Yeah, I always have been and still am. I was interested in a whole lot of different things but growing up I was definitely into hip-hop.
Are there any modern artists you’re listening to?
As far as hip-hop? It’s crazy now I always listen to the stuff that’s pretty senseless. Where you’re thinking “What are these lyrics?” but it’s catchy and it’s kind of funny. I like guys like Jay Z who has had a long lasting career – I appreciate that. And Kanye, as arrogant as he is, he’s still funny to me. Guys like that who have done time and still have been able to be relevant for a long period of time.
People always liken you to being skateboarding’s Michael Jordan, but I’d call you skateboarding’s Jay Z because of your career’s longevity. How have you stayed relevant for so long?
That’s a great question. I haven’t stopped wanting to skate. I haven’t lost that desire and I’ve stayed injury-free. It’s been pretty fun so I’ve stuck with it. And I’ve never had any other job, and now I can’t see myself having another job.
I saw an interview with you in 2004 and you said that you’ve “been doing video parts for 12 years of [your] life. There are gaps but there’s always another one. It’s crazy – I’m gonna call it quits at some point.” Ten years on, how do you feel about that comment now?
Exactly the same way! There’s a Nike video coming out and I’ve just started filming. I went on a trip to Miami right before I came over here.
For Chronicles Vol. 3?
Yeah, I’m in Chronicles Vol. 3 and I’m thinking “Another one of these? Holy shit – here we go.”
Speaking of videos, on your Mouse part, you were a pretty convincing Charlie Chaplin. You and Tony Hawk were on an episode of The Aquabats! Super Show! recently, and I know Atiba Jefferson seems to think you’d be a good actor. Are you into acting?
You know, once we started doing skits and messing around with things it was just fun to me – but would I actually go out and pursue it? No, it’s too hard. It takes a lot of work, unlike the stuff I’ve done.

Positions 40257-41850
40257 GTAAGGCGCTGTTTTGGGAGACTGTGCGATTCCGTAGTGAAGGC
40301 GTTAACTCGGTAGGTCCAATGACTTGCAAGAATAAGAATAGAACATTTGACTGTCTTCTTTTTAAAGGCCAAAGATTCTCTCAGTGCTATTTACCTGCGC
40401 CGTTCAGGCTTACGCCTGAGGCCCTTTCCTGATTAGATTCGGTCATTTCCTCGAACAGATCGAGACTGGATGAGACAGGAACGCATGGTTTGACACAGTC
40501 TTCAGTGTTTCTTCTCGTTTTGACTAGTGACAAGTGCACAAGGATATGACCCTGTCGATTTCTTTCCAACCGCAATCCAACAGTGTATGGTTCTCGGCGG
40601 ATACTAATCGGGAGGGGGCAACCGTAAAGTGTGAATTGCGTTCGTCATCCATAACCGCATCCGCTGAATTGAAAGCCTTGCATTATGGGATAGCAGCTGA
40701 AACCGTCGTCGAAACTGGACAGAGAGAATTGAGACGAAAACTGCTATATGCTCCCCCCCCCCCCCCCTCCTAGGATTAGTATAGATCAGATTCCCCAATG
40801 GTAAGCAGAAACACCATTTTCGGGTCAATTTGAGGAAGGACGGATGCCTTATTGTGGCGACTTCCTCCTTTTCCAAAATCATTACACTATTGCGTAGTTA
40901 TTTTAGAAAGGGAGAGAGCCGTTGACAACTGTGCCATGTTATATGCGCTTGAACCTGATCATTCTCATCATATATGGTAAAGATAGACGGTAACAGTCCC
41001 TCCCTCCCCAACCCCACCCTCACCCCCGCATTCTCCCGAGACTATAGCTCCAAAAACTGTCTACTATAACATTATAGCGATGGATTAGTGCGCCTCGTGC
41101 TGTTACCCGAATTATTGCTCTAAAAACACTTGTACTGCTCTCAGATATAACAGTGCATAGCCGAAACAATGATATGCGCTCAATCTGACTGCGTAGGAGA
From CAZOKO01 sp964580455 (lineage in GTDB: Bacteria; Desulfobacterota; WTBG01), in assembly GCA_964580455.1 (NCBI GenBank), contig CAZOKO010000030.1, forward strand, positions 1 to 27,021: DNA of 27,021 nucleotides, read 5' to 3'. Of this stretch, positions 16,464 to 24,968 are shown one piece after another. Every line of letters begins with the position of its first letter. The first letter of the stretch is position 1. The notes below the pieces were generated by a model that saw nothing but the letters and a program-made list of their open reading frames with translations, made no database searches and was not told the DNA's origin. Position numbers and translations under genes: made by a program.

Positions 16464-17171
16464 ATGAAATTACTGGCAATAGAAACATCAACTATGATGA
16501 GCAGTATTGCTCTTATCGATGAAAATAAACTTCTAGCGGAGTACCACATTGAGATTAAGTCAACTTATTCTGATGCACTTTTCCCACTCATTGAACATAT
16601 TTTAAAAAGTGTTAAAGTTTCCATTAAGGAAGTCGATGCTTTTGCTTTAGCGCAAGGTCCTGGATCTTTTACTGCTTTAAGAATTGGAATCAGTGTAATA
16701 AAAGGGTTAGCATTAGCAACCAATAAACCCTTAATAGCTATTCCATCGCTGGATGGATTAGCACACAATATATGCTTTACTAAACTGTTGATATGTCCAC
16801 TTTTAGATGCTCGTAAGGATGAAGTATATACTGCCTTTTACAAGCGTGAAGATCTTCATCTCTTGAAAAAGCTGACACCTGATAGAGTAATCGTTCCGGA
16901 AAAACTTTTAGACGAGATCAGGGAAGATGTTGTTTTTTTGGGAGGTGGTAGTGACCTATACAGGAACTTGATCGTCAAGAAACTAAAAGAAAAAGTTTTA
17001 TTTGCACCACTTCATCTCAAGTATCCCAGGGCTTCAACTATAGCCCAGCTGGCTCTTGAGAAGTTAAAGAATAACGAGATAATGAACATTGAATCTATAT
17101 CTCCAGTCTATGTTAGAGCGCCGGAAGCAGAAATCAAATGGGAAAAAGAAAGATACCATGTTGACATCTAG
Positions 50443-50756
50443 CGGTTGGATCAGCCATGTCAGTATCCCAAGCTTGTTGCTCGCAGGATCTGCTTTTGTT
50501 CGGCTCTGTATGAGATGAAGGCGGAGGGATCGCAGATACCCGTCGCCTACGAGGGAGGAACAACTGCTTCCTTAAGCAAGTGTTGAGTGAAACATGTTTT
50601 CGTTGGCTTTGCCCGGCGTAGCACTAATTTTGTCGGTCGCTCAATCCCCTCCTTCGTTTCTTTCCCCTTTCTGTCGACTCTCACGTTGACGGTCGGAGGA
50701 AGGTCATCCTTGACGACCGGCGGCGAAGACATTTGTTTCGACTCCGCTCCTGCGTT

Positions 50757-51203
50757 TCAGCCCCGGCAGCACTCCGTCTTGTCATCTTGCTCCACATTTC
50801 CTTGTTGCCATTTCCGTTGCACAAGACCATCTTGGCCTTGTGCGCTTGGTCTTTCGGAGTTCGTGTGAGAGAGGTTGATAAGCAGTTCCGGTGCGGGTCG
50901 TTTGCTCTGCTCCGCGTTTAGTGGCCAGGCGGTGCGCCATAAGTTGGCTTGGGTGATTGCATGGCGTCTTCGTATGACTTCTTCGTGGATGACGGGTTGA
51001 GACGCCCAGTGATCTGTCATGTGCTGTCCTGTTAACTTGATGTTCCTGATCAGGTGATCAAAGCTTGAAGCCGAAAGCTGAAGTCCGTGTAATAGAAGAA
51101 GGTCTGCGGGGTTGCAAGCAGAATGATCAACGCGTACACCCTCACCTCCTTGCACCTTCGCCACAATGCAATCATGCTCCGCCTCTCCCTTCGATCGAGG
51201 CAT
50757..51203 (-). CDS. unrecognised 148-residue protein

Have you seen the movie Memento?
You know how that dude gets anterograde amnesia and can’t form new memories, right? If 15-year-old Koston got hit on the head and couldn’t learn any more tricks, what would you be doing today?
I think I was pretty well-rounded because I grew up at a time when you did it all. You didn’t even consciously think about it – it was just something new everyday to mix it up and I always wanted to learn everything you know: tricks on vert, tricks on a mini ramp, tricks on a rail, tricks on tricks on a bank, on ledges.
How about if you were stuck at The Berrics with five tricks? What would you be doing.
I’d skate the quarter pipe – It’s always my go to just to warm up. Or flying over the hip with some sort of grind. I like a simple back-side-air over the hip and grabbing the nose – it’s a really simple and classic air. That and front-side-feeble-grind it’s always a fun one, good when you get comfortable, and when you can hold it out for a long time it’s a good feeling.
Thats a great one. But I want to keep it legend, keep it the myth that is the fandangle.
Hard-flips? I know you love them.
Definitely not a hard-flip – I would say if anything a 360-flip. And then on the rail a frontside-nose-slide – they’re kind of like a strangely lost art. There aren’t a lot of guys who will frontside nose slide rails. It’s not that hard but no one does it. It’s a little strange.
Did you know that on IMDB you’re credited with inventing skate?
Yeah, I have heard that. but I remember playing skate before it was flat ground tricks. We played it on a curb or on a quarter pipe. Freestylers did it, but I didn’t because I didn’t know all of the tricks. Now today they’re doing switch-double-360-flips or whatever.
You can talk – you bet Morgan Smith with a fakie-laser-flip.
Yeah… but I was in it well before those.